- The Washington Times - Monday, July 16, 2001

With the admission that he had a sexual relationship with missing former intern Chandra Levy, Rep. Gary A. Condit of California joins a long list of philanders from both sides of the political aisle.
The list includes several U.S. presidents whose affairs, while known by many, were long sheltered from the public by a respectful press.
In the post-Clinton era, it is unlikely that many of Congress' future playboys will escape the media's reaches. With the tawdry details of the now-infamous blue dress, President Clinton's affair with White House intern Monica Lewinsky set a new standard for political escapades and their coverage by the media.
Mr. Condit, as a result of his actions or extreme bad luck, may succeed yet in one-upping the former president: Not only did the Democratic congressman from Modesto finally admit to having an affair with a young former U.S. Bureau of Prisons intern, but she has vanished without a trace, leaving him to account for her disappearance.
In Washington, not unlike other power centers around the world, decadence has been a mainstay in politics, says historian Wilfred McClay. The city, he observes, operates under its own unspoken rules where favors are routinely exchanged for influence, power is a turn-on and distance from home removes a good man or woman from the moral boundaries under which they were raised.
"Something happens to these politicians when they get elected and go to Washington and get surrounded by a lot of people at their beck and call, " Mr. McClay said. "They get to feeling very important, and there's a degree of anonymity, an everybody-does-it mentality.
"The people from back home are not watching, so there are things they can do, and very few people can resist the temptation," said Mr. McClay, a professor of history at the University of Tennessee at Chattanooga, who grew up near Washington.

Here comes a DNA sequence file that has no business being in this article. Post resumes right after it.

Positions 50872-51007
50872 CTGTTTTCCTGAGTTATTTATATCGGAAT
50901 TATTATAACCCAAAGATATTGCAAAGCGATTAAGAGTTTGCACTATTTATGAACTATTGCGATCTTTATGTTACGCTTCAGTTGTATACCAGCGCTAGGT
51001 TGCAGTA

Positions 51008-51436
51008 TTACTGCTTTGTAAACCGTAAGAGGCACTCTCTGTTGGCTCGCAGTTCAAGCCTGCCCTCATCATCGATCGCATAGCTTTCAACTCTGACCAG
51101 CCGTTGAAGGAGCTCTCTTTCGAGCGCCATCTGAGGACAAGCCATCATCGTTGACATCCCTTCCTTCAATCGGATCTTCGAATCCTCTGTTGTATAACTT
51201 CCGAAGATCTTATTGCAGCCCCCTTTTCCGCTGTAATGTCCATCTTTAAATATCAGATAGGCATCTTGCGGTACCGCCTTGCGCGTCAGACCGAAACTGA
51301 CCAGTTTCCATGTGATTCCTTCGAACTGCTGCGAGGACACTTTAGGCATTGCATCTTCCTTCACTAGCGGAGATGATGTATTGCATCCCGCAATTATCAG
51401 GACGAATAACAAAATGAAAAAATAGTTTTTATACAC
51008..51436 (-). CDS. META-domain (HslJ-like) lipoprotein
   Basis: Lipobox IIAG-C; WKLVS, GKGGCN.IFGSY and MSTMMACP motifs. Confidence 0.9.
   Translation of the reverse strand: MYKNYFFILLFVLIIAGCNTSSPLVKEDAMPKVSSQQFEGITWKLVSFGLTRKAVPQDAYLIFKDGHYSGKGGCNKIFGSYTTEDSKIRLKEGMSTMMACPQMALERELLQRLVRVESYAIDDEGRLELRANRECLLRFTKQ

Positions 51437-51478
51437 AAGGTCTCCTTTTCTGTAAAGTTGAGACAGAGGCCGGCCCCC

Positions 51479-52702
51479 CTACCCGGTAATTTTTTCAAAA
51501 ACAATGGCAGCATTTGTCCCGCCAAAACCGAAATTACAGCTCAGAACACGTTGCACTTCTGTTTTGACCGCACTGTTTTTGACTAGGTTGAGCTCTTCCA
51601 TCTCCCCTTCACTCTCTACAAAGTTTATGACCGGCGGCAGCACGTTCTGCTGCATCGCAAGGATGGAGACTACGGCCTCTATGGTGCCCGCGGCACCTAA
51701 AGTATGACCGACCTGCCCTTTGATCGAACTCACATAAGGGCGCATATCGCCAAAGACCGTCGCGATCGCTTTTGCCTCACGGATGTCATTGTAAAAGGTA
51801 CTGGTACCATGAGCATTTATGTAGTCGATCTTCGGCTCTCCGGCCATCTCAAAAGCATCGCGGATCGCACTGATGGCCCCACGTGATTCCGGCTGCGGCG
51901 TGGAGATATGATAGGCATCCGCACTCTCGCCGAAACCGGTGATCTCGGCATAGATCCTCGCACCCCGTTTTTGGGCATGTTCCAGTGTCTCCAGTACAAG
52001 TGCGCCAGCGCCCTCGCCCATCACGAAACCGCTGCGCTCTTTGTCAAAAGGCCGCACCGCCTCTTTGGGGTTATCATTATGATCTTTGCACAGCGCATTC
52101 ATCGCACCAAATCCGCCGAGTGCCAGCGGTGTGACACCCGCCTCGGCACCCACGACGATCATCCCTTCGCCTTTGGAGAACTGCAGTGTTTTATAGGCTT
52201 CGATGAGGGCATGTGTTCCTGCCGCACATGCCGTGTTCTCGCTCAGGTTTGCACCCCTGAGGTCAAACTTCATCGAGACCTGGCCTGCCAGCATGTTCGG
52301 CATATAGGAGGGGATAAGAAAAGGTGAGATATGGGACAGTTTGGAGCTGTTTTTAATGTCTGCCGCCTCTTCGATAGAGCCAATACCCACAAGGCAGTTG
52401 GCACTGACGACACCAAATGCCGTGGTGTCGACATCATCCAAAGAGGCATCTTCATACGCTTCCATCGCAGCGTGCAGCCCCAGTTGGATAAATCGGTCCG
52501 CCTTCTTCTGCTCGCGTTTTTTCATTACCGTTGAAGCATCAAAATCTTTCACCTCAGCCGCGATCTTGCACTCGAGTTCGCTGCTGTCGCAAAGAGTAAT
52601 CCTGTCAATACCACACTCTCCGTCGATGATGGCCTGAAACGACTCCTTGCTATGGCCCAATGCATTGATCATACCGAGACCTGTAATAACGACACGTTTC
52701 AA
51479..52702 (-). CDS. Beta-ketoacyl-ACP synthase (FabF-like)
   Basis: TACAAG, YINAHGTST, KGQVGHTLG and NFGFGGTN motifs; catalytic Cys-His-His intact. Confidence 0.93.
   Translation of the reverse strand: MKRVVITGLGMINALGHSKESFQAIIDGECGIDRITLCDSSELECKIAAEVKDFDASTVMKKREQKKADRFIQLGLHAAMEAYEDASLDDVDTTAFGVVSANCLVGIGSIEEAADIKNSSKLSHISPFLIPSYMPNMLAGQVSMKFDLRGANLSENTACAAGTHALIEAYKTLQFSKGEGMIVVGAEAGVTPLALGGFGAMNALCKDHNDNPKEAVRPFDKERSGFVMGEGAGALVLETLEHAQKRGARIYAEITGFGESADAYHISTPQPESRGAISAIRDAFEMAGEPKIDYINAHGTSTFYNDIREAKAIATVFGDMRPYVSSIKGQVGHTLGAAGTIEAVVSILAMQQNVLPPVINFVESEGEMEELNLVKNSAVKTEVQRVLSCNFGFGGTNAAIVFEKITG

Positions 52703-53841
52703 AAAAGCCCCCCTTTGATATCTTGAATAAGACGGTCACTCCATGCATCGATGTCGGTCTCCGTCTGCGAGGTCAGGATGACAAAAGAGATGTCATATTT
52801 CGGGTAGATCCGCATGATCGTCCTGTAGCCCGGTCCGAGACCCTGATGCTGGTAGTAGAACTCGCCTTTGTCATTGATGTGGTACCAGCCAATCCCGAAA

He describes a "doubleness" to D.C. living, where lawmakers often conduct themselves "like traveling salesmen on an extended business trip."
"I'm sure the opportunities come fast and furious, and at the same time, your wife is 3,000 miles away and so is everyone who really knows you. As long as [members of Congress] continue to fill the potholes and take care of their constituents in the district, they can get themselves re-elected."
Different fates have befallen those politicians who have been caught in affairs or sexual scandals, but the circumstances surrounding them and the politicians' subsequent conduct have determined whether they have exited politics or stuck around.
In 1987, a liaison aboard a Florida yacht with Donna Rice dashed all hopes of a presidential bid for Colorado Democratic Sen. Gary Hart. Reporting on that meeting and the couple's overnight rendezvous in Washington earned a Pulitzer Prize for a team of reporters at the Miami Herald who took Mr. Hart up on his public call to prove he was a cheater. Despite that, Mr. Hart remained married but never recouped his political clout.
In 1989, Rep. Barney Frank, Massachusetts Democrat, who is openly homosexual, ran into intense scrutiny for hiring a male prostitute as his aide and paying him for sex. Despite revelations that the man was running a prostitution ring out of the congressman's apartment, Mr. Frank remained in office, where he is now serving his 11th term.
In 1974, Rep. Wilbur Mills, Arkansas Democrat, was stopped by Washington police for driving erratically. Fearing the authorities, his companion, stripper Fanne Foxe, exited the vehicle and plunged into the Tidal Basin, her subsequent rescue filmed by television news crews.
Mr. Mills blamed alcoholism for the incident, and just a month later was re-elected. He served out his term, but declined to run again.
In 1976, Rep. Wayne Hays, Ohio Democrat, joined the annals of scandal when a woman who worked on his House Administration Committee told reporters she was his mistress, paid for with taxpayer money.
"Supposedly I'm on the oversight committee, but I call it the out-of-sight committee," said Mr. Hays' reputed paramour, Elizabeth Ray. A married man, Mr. Hays denied the infidelity but was ultimately ruined politically.
More recently, Rep. Bob Livingston, Louisiana Republican and one-time House speaker-designate, tanked a promising career in politics with admissions that he, too, had "on occasion, strayed from my marriage."
Timing proved everything for Mr. Livingston, who in 1998 was in the middle of debate on Mr. Clinton's impeachment when news of his own affairs surfaced. He soon resigned from Congress.
This article is based in part on wire service reports.

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